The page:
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The Follow Me Tool has been one of the most reliable and effective tools in my design of furniture in SketchUp. After all, I like furniture with turnings and moldings so Follow Me has been frequently used with successful results. So I was surprised recently to run into some difficulty with the tool.
I ran into the problem while working on this Philadelphia Lowboy. The Top has a molded edge, but note the unique curved corners in the front.
Here is a close-up view of the front corner of the Top. I wasn’t expecting any difficulty making this shaped edge, so it was quite a shock to see funny results with Follow Me. This set me back several hours as I began to experiment with alternative ways of using Follow Me. I knew that it could be done with a plug-in, but I was stuck on making Follow Me work.
The following are some of the steps I used to finally achieve an acceptable result.
Step 1: Here is a plan view of the Table Top corner along with the profile shape. Using the Arc Tool, I drew over the top of the shape shown with red edges and blue face. The angle at the corner is of course 45 degrees, so I placed an angled guideline with the Protractor.
Step 2: Expecting some difficulty with small facets, I scaled up the size of the corner shapes by a factor of 10. Then I placed the profile shape onto the flat shape as shown below. I selected the Follow Me Tool, clicked on the profile shape, and began to drag my mouse along the front edge.
Step 3: Here I am dragging the mouse along the front edge and watching the profile shape extrude the molding step-by-step. Of course, you can operate the Follow Me Tool differently by selecting the path, then clicking on the profile shape. But in this method, it is more difficult to see how Follow Me works and how the profile moves with respect to the path. Note that the profile always positions itself perpendicular to the path.
Step 4: Here I’ve completed the Follow Me along the entire front edge across the corner. And you can readily see the problems at the corner. This is caused by the path turning in at the corner so that the profile rotates back on itself.
Step 5: Next I restarted the Follow Me, but this time I used the back edge as the path.
Step 6: Even though there were again problems at the corner, I could see a smooth and proper curved face through the corner. The extra edges were a result of face geometry created within the envelop of the molding shape. So I set out to edit and clean-up this area of the corner.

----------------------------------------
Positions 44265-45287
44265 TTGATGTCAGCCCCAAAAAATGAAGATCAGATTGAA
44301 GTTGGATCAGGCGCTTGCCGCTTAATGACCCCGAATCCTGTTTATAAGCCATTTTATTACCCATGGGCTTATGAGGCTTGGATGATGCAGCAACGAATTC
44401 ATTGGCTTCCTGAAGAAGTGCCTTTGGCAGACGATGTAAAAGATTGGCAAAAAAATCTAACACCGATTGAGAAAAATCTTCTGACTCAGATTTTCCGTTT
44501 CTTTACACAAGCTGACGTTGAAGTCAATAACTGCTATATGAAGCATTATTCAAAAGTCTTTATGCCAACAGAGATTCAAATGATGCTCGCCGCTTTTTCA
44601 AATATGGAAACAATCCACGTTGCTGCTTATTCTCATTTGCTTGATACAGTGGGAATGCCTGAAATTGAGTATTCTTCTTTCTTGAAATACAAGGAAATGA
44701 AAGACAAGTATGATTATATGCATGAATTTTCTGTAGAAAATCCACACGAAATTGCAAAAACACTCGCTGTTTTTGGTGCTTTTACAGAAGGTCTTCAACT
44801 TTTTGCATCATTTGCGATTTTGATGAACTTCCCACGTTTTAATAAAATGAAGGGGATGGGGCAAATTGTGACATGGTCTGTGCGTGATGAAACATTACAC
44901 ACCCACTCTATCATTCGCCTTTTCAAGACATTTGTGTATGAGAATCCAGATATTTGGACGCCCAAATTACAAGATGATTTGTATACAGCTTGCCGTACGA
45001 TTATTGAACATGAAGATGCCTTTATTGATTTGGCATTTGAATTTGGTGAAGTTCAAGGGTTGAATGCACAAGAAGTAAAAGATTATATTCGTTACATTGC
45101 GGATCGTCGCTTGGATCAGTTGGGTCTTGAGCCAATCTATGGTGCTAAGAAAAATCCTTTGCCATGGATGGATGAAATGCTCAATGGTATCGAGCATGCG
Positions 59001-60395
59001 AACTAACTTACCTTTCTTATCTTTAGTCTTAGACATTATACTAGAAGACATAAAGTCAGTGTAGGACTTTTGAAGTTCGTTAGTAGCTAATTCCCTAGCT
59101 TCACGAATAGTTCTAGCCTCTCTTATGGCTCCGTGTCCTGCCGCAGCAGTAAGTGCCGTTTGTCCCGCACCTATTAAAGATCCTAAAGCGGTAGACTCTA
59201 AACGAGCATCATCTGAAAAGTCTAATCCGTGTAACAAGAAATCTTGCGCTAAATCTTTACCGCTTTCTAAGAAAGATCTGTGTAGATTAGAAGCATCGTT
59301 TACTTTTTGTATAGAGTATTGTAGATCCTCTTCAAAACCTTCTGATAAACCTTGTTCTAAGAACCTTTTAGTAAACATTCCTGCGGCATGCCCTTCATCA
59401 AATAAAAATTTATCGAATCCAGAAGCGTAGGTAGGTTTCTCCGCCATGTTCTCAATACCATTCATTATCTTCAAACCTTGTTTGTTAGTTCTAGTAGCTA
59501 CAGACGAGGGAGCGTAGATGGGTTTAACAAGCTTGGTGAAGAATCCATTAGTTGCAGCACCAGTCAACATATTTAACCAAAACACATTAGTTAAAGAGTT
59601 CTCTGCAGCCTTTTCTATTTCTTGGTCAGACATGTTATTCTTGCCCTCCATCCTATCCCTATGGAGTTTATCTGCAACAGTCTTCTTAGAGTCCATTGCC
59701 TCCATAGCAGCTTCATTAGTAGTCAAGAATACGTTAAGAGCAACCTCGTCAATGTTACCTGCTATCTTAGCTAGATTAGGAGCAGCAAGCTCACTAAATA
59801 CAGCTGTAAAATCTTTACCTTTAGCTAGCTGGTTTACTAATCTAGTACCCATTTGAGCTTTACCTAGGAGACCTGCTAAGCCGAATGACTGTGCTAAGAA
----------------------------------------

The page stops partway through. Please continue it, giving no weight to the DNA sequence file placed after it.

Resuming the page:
Step 7: I created a cutting plane at the 45 degree angle. Then I selected all geometry and executed Intersect Selected. After cleaning up with the Eraser, here are the results.
Step 8: Using the Push/Pull Tool, I extended the straight portions of the molded edge.
Step 9: I created one-half of the Top by closing in the top and bottom faces. Then I copied and flipped this half to make the whole Top piece.
I suspect there are easier ways to accomplish this difficult shaping (with Plug-ins), but now I know it can acceptably be done using Follow Me only.
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My approach to dealing with Follow Me in cases like this is to split it into sections and do them individually. Then put them together. In a case like this I would divide the path into two at the corner. I would extend the paths beyond where where the miter occurs in the same way I showed for the stopped, curved chamfers on the hayrake table. Then I would run the same profile on both paths, trim each of them with intersecting cutting planes set to the miter angle and move the two together. The final step would involve deleting the coplanar edges on the bottom. If the front and side are identical, all of this work gets done once, a copy is made which is rotated and flipped to create the other part. You can see the progression here: http://flic.kr/p/9MbeWd
As to the scaling up, this avoids the small face issue that can occur which results in holes in the surface. Once the faces are filled, scaling down doesn't result in gaps.
I'm having a similar problem with Follow Me with what seems to be a pretty straightforward application.
What's with the "scaling" up, following, and shrinking? How will that help?
Nice looking model by the way!
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